Almost 3 000 farm workers from 23 commercial farms in the Malelane, Musina and Tzaneen regions took part in the International Organisation for Migration (IOM) survey conducted over three months.

At least 39,5 percent of farm workers who donated blood anonymously were found to be HIV positive. This was more than twice the national prevalence rate of 18 percent.

Principal investigator with Maromi Health Research Dr Mark Colvin said it was the highest HIV prevalence ever reported among the working population in Southern Africa.

HIV was higher in women than men with more than 46 percent of women testing HIV positive followed by a third of men.

Almost half of the workers in Malelane tested HIV positive which was the highest prevalence. This was a much higher than the district prevalence of 40 percent.

Malelane shares borders with Swaziland and Mozambique and a population that is 60 percent South African, 24 percent Mozambican and 14 percent Swazi.

Musina results showed an HIV prevalence of 28 percent, almost twofold that of the surrounding Vhembe district’€™s 14,7 percent. Most of the participants from the site were cross border migrants, an estimated 60 percent Zimbabwean and 38 percent South African.

The lowest prevalence was recorded in Tzaneen where almost a third (26,3%) were HIV positive. This was still slightly higher than the 25,2 percent prevalence in the district  

Dr Erick Ventura, IOM’€™s Regional Coordinator for Migration Health said: ‘€œWhile new HIV infections among adults and young people have dropped nationally, it is very worrying that the epidemic remains shockingly high in the commercial agricultural sector.   There is a clear need to intensify HIV prevention efforts in spaces of vulnerability such as farms.’€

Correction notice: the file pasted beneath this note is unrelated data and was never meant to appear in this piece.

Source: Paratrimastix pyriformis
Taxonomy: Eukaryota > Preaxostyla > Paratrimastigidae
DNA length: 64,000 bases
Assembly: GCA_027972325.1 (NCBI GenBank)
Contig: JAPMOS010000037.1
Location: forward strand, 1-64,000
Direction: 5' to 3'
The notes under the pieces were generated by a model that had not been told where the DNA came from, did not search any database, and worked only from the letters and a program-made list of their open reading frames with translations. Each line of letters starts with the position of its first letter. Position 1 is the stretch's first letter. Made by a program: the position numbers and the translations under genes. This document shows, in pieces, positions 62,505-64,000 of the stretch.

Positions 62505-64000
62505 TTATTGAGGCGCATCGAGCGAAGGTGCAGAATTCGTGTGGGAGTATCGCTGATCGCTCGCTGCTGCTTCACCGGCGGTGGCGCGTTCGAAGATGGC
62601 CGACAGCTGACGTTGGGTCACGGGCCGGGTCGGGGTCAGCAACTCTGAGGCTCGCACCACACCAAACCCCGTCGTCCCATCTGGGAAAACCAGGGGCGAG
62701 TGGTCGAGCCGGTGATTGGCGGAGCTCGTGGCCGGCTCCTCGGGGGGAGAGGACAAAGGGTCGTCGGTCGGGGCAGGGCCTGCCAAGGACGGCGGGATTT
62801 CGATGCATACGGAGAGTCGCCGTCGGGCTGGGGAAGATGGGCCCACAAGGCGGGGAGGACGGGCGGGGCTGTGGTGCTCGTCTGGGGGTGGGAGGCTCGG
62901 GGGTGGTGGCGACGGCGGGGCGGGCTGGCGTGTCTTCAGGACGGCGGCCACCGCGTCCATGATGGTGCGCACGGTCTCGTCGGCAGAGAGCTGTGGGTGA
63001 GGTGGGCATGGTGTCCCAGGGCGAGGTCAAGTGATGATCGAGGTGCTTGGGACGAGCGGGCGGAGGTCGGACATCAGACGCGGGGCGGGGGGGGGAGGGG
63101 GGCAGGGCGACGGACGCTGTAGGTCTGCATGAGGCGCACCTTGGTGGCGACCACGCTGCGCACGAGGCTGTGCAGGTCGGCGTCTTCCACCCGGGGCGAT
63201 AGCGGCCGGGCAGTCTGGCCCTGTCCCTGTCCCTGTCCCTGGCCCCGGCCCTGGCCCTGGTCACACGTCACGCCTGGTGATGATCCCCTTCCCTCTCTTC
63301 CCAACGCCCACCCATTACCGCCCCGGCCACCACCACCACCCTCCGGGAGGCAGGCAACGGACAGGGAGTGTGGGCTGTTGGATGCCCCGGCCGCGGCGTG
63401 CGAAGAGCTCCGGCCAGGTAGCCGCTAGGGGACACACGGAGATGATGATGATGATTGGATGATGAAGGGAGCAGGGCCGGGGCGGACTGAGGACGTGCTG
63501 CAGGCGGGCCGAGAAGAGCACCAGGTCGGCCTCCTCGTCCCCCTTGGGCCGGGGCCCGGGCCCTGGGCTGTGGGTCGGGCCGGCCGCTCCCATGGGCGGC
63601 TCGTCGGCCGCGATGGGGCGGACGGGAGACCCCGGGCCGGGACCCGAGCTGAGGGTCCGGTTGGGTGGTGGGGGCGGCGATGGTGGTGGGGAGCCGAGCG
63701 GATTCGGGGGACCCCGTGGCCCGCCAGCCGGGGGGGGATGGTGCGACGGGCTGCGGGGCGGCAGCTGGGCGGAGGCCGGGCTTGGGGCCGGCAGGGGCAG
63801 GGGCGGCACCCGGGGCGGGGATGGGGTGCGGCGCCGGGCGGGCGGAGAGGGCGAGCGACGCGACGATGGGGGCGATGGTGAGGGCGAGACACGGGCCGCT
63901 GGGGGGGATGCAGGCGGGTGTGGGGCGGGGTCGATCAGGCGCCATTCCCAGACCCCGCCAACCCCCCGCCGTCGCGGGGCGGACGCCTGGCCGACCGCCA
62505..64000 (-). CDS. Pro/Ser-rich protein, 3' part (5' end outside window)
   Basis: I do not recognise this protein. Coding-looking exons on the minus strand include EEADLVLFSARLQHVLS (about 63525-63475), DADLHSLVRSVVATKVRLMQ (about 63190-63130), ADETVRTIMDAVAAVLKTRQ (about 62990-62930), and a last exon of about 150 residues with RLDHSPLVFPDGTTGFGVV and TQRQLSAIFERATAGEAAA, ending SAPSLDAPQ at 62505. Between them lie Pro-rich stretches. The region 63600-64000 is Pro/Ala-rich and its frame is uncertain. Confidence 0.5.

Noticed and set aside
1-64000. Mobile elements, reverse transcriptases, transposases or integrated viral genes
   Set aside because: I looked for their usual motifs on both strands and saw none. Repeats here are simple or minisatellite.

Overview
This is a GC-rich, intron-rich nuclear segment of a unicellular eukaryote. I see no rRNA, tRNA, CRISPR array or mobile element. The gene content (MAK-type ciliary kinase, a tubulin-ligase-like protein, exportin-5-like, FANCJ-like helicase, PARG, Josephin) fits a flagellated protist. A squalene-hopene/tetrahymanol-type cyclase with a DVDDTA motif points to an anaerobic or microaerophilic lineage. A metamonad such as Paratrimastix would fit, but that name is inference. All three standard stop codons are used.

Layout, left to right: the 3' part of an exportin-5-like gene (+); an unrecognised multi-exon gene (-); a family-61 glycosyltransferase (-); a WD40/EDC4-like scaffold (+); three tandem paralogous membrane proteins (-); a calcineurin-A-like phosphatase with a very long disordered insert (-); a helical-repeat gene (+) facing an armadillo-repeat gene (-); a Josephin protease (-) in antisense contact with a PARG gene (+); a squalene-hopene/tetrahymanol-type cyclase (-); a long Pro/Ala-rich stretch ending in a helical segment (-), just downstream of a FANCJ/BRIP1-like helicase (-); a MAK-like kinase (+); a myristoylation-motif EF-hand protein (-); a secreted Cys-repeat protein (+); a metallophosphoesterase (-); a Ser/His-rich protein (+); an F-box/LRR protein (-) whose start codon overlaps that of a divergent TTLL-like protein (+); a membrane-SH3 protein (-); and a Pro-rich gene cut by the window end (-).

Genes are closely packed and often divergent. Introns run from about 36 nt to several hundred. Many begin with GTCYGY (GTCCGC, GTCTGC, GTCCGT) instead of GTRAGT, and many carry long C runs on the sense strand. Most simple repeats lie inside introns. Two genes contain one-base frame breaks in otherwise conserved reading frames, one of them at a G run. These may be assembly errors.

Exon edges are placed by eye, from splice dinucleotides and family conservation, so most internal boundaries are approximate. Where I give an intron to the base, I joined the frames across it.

Researchers refrained from identifying a single factor that could be attributed to the high HIV rates in farm areas. They cited multiple factors including multiple and concurrent partnerships, transactional sex, irregular use of condoms, the presence of Sexually Transmitted Infections (STIs) and tuberculosis as possible underlying causes.

Their recommendations included increased access to health care for farm workers, identifying some of the most vulnerable areas in the region, addressing gender norms that increase risky behaviour and vulnerability among farm workers and addressing the escalating need for workplace health policies to cater for both permanent and seasonal farm workers.


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